1.6. Limitations and Delimitations
In any kind of research to conduct, some limitations and delimitations may exist. Of course, in the process of evaluation, the influence of some factors cannot be controlled by the researcher, so they have to limit their study. The study relies on only the information that the students and instructor’s provide in their questionnaires and also instructors’ interviews. The students might have been unwilling to express their genuine ideas about the questions, in addition, during the face to face interview with the instructors some respondent may not have truthfully answered the questions that they find sensitive and sometimes to share their experience and knowledge to the inquiry.
The study also has some delimitation. The first delimitation is that the focus of the study was to M.A. students of English Translation and the other levels were not taken into account. Moreover, some of the students and instructors did not accept to participate in this study.

CHAPTER II

Review of Literature

2.1. Introduction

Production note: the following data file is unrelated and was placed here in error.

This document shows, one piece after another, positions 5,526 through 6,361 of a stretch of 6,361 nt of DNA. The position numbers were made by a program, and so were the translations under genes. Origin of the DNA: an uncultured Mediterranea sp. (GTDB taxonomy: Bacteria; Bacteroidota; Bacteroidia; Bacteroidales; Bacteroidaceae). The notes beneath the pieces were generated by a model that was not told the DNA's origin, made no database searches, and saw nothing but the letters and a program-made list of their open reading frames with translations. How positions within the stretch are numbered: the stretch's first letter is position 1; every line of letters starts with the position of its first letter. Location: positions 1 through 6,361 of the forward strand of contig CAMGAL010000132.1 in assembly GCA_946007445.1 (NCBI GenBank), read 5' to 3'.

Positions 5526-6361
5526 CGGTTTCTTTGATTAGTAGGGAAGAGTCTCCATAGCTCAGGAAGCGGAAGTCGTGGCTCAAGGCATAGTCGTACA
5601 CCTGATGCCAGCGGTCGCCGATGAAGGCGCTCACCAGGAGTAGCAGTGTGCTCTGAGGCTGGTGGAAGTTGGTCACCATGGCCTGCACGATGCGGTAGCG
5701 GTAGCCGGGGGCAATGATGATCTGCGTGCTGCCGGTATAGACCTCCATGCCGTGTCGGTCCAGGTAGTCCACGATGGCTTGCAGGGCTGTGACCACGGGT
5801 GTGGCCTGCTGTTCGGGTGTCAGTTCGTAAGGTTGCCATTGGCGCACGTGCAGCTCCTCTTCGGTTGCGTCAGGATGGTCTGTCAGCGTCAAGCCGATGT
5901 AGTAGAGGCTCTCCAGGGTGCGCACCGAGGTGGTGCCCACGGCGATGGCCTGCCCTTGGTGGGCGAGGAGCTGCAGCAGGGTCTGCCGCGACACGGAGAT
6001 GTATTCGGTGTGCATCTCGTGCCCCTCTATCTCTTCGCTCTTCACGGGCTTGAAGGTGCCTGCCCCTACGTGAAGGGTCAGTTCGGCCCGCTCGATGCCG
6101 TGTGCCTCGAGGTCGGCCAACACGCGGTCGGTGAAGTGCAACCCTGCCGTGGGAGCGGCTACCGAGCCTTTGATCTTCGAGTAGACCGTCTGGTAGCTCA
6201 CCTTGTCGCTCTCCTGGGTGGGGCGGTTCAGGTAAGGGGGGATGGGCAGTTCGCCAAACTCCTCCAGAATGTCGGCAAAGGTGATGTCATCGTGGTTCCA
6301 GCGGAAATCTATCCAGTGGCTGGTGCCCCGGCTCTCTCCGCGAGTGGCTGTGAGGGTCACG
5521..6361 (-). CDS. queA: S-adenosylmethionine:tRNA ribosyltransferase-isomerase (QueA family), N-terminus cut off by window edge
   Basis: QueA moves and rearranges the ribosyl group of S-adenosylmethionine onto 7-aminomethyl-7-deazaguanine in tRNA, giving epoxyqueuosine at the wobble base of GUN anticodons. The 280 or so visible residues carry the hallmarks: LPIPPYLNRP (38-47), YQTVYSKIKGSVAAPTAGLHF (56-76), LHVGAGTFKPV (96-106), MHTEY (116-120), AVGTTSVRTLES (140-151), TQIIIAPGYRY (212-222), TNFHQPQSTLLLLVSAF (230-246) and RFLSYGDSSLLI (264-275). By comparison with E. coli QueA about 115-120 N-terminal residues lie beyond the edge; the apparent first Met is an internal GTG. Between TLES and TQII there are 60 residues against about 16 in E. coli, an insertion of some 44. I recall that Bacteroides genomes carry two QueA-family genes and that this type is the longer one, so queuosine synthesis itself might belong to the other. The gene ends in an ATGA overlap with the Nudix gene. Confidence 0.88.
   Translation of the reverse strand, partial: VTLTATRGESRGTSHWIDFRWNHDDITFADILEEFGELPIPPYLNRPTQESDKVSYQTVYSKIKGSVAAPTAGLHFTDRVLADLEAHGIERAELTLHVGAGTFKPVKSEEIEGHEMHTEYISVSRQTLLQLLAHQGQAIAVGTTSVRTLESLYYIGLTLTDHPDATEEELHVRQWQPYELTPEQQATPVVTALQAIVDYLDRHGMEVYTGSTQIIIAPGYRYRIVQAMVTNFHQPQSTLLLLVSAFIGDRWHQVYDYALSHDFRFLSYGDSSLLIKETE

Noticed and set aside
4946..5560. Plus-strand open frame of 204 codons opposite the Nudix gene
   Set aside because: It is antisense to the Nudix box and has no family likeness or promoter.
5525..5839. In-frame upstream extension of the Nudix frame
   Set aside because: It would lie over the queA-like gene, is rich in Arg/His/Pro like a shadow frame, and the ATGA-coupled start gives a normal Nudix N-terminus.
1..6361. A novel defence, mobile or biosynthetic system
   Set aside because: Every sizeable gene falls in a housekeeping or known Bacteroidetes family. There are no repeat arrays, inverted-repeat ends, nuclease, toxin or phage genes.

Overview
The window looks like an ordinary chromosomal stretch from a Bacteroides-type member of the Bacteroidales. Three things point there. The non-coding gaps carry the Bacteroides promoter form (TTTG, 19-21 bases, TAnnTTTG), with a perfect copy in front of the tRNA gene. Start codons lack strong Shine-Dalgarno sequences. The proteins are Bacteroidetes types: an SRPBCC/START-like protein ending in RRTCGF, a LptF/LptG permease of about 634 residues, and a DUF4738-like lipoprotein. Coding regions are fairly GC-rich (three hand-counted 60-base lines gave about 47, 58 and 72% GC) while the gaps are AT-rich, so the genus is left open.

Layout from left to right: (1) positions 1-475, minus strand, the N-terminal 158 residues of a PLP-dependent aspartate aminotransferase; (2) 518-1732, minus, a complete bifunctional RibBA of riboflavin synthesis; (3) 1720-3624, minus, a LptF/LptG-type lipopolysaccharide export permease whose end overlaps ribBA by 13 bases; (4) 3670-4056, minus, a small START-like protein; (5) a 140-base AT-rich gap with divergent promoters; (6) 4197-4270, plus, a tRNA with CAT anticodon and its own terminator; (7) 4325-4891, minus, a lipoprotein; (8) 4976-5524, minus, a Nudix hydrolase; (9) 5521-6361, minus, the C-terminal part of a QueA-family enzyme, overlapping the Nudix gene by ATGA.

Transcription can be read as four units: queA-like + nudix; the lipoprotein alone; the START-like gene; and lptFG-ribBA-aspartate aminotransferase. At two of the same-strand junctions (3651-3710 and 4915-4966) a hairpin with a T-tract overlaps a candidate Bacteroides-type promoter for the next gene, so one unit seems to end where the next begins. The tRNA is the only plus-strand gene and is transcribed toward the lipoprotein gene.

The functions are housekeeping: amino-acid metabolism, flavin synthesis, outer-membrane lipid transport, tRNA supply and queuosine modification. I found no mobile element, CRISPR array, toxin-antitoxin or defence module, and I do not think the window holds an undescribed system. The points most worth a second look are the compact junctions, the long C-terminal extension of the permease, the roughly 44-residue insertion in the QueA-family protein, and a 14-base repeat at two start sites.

There has been a great deal of evaluating studies aiming at improving the quality of educational programs. However, the studies related tothe evaluation vary significantly in terms of their purpose, their methodologyand their emphasis. In some studies related to evaluation, the focus is placedonly on some of the components of the curriculum, rather than the curriculum as a whole. In some studies parts of curriculum has been evaluated such as the methodology of teaching and the materials which is used. Research has shown that evaluation is an important part ofcurriculum development and student perception is an important source forevaluation.Cronbach (1963) pointed out that the evaluation process should be focused on gathering and reporting information that could help decision making in an educational program and curriculum development.Also, many researches have been focused on student needs and determined the effectiveness or success of the program depending on how much those needs are met. The aim of the present study was to determine the educational needs of English Language Translation students and the effectiveness of their present curriculum. Proportional to this purpose, the related background was reviewed and presented here in order to construct the research on a solid theoretical foundation.